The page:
Press freedom in Hong Kong has been facing a chilling blow in the past few years, according to the United Kingdom government and Reporters Without Borders. Three pro-democracy news outlets winded up in just eight months during mid-2021 to early-2022. Despite the charges and sentences that some journalists are facing, the SAR government has insisted that they still respect press freedom, which is promised by the Basic Law.
The now-defunct Hong Kong news outlet Stand News ceased operations in December 2021, after police raided their office and arrested seven people, including its then and former executives. Its parent company Best Pencil Limited, former editor-in-chief Chung Pui-kuen and former acting editor-in-chief Patrick Lam were accused of conspiring to publish seditious publications. Chung completed his 36-day testimony in April 2023, while Lam chose not to testify in court. The trial, which began on October 31, 2022, has lasted for 52 days, more than double of the originally scheduled 20 days. The defence and prosecution will deliver their closing arguments on June 19-21, 2023.
The outlet and journalists were accused of publishing 17 allegedly “seditious” articles dated between July 2020 and December 2021. Topics covered include the social unrest in 2019, the pro-democracy pre-election primaries in 2020, and the National Security Law enacted in 2020.
The case has received a high degree of attention from the media and public, not only because of the long trial, but also because of some apparently biased assumptions made by the prosecutor, and the large amount of evidence that the prosecutor presented only after the trial began. Here are some important or widely reported moments during the trial:
October 31, 2022 (First day of trial): Lam and Chung pleaded not guilty to conspiring to publish seditious publications. Defense counsel Audrey Eu argued that 10 of the 17 articles presented as evidence were not published within six months ahead of the prosecution process, which is a requirement of the law. Prosecutor Laura Ng, however, insisted that those articles could prove that the defendants were continuously publishing seditious materials.
January 27, 2023: Prosecutor Laura Ng said each business card of Stand News employees contains a different Chinese quote. One of them wrote “sparks of fire” (星星之火), which Ng said she “would definitely associate with” Spark Alliance, a fund set up in 2016 to assist those arrested in social movements. This caused an uproar from the public gallery, while Chung said he was shocked to hear the association.
February 3, 2023: The prosecutor presented an additional 400 pages of documents and a 45-page timeline to “assist Chung in understanding the social context when the case happened”. Defense counsel said these documents should have been presented much earlier, adding that “too many unfair situations and sudden attacks” have occurred during the trial. Despite objection from the defense, Judge Kwok Wai-kin permitted the prosecutor to use those documents when examining Chung.
March 23, 2023: Prosecutor Laura Ng quoted BBC’s editorial guideline which advises reporters to “fairly represent opposing viewpoints when included”. But in her Chinese translation, Ng interpreted it as “fairly include opposing viewpoints”. Her translation was immediately challenged by Chung.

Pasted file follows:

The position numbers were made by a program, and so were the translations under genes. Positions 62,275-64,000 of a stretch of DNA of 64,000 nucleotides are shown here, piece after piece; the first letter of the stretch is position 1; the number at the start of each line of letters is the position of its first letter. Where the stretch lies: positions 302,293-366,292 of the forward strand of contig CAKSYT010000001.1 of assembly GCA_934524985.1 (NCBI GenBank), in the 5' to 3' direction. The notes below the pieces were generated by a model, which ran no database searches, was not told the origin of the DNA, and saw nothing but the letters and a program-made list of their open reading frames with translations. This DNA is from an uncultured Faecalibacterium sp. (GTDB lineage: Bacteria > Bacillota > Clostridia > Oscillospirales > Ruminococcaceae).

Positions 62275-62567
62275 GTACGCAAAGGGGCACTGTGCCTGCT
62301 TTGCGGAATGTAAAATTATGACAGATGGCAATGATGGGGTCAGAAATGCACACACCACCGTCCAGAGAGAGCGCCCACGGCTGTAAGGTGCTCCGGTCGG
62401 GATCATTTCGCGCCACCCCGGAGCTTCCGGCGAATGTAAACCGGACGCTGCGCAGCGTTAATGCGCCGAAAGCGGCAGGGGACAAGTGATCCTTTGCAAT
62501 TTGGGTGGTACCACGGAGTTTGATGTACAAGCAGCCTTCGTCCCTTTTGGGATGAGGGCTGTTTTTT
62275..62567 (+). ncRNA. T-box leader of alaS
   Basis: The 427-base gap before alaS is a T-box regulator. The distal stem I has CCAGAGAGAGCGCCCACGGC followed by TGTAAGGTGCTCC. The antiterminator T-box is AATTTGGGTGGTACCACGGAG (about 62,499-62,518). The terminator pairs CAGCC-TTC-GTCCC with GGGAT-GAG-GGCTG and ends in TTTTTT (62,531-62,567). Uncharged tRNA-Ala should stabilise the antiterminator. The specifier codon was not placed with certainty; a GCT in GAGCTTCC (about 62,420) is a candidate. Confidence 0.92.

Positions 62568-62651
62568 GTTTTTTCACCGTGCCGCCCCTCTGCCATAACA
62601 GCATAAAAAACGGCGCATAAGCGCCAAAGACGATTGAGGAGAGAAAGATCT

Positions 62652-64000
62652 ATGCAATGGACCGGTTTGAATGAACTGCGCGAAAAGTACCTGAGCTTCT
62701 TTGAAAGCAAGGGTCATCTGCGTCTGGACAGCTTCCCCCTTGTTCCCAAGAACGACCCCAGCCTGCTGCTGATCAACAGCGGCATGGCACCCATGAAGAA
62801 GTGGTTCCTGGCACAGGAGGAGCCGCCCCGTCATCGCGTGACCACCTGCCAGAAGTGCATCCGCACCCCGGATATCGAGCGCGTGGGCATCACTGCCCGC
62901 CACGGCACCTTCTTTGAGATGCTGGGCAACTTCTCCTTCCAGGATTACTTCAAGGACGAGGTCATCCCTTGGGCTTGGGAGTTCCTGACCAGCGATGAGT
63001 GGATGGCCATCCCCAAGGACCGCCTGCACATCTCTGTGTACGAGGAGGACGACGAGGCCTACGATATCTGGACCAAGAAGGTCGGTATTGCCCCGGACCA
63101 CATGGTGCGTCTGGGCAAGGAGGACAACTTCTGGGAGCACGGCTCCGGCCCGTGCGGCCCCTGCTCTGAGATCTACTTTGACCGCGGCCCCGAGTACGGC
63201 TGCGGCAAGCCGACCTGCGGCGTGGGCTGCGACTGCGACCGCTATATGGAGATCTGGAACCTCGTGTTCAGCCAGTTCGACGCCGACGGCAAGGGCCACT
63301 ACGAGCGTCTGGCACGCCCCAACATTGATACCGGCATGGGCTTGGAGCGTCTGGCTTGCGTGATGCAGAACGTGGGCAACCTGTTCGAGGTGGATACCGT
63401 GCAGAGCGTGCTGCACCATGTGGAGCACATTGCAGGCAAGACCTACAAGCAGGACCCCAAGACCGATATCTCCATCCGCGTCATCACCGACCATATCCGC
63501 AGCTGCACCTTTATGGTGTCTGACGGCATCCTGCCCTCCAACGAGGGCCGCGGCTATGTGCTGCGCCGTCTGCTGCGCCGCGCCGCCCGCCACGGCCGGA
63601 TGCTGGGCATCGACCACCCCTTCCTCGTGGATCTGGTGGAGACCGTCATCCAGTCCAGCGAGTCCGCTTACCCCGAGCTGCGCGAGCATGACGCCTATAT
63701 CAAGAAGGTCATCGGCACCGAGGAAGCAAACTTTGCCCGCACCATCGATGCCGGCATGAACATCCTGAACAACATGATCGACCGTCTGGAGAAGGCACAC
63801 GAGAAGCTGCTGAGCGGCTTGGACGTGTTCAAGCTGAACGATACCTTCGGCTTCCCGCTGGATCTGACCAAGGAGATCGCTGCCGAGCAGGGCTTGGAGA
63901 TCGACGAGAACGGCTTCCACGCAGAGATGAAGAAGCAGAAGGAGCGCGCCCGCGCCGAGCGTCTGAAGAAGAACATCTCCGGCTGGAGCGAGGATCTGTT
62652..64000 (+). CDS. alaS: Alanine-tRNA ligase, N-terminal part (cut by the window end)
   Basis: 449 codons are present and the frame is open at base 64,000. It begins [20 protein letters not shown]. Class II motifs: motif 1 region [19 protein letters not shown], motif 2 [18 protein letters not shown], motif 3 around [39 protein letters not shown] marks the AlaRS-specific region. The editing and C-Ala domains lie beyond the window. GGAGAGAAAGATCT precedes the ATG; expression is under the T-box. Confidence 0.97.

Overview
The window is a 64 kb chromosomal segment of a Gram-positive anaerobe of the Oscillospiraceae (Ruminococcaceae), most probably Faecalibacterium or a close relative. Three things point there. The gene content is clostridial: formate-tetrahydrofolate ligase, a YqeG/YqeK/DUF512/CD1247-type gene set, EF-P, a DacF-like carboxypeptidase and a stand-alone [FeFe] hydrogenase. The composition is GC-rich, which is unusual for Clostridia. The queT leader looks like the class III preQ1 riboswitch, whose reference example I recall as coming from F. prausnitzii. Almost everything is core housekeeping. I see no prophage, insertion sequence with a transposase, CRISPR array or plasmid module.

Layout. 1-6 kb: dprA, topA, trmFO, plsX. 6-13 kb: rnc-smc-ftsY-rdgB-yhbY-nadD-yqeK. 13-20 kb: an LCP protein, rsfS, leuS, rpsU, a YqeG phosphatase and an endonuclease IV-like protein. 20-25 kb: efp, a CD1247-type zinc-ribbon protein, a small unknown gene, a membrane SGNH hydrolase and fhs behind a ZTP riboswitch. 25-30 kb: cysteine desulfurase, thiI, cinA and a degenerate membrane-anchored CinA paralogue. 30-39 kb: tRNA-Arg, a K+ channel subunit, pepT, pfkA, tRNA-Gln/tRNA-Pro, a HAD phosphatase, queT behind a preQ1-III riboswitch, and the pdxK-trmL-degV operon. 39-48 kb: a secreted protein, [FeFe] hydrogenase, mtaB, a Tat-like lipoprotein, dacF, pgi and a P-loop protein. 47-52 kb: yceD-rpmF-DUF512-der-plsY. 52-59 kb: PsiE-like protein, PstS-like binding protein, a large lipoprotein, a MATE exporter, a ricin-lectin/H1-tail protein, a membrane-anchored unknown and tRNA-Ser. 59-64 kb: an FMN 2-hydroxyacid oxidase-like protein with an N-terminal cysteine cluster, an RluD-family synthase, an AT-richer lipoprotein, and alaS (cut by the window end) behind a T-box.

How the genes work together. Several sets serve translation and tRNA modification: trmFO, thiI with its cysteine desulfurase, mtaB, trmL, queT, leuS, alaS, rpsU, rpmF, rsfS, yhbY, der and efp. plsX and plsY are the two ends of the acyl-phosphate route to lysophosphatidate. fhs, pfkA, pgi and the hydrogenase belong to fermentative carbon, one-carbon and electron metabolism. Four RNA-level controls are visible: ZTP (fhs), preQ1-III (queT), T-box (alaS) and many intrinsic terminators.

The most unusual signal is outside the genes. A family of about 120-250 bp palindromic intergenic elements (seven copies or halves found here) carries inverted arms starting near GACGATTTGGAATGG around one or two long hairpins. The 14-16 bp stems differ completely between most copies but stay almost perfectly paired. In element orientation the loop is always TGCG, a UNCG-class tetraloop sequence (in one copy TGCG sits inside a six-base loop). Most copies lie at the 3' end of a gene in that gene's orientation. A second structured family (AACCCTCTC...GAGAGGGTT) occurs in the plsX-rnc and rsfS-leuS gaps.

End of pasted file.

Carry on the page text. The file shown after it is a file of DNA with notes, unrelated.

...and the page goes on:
When personal view programmes and websites (for example, blogs) cover ‘controversial subjects’, especially those concerning matters of public policy or political or industrial controversy, we should:
- retain a respect for factual accuracy
- fairly represent opposing viewpoints when included
-BBC Editorial Guidelines
March 30, 2023: Defense counsel Audrey Eu started re-examining Chung. Prior to that, the prosecutor presented 300 more pages of documents to the court. Eu complained that the prosecutor kept repeating similar questions during examination, which means she had to finish the re-examination in a very limited time, which is in Eu’s words “a very challenging mission”.
April 3, 2023: The prosecutor argued that Stand News “promoted” pro-democracy activist Nathan Law by interviewing him right after he fled, saying the outlet “closely followed” Law. But this claim was rejected by defence counsel Audrey Eu, who said Stand News was neither the first nor the sole local outlet to interview Law after he left Hong Kong.
The prosecutor also said adding Chinese subtitles to Law’s video interview was to make it accessible for viewers who do not understand Cantonese, including those from Taiwan. Chung responded by saying that subtitling is just a usual practice.
Stand News was the second pro-democracy outlet to wind up following the enactment of the national security law (NSL) in June 2020. In June 2021, 500 police officers raided the headquarters of pro-democracy newspaper Apple Daily over allegations that several of its articles violated the NSL. This was followed by the freezing of the company’s assets and the arrest of six executives charged with conspiracy to collude with foreign forces. Their boss, founder of the tabloid Jimmy Lai, had earlier been arrested with the same charge. All of them are currently remanded in custody while waiting for trial and sentencing.
In January 2022, just four days after Stand News was forced to cease operations, online news outlet Citizen News announced that they will be closing to “ensure everyone is safe in this time of crisis”. Its executives said the police operation on Stand News has triggered their decision to shut down.
(Featured Image: Celine Chan)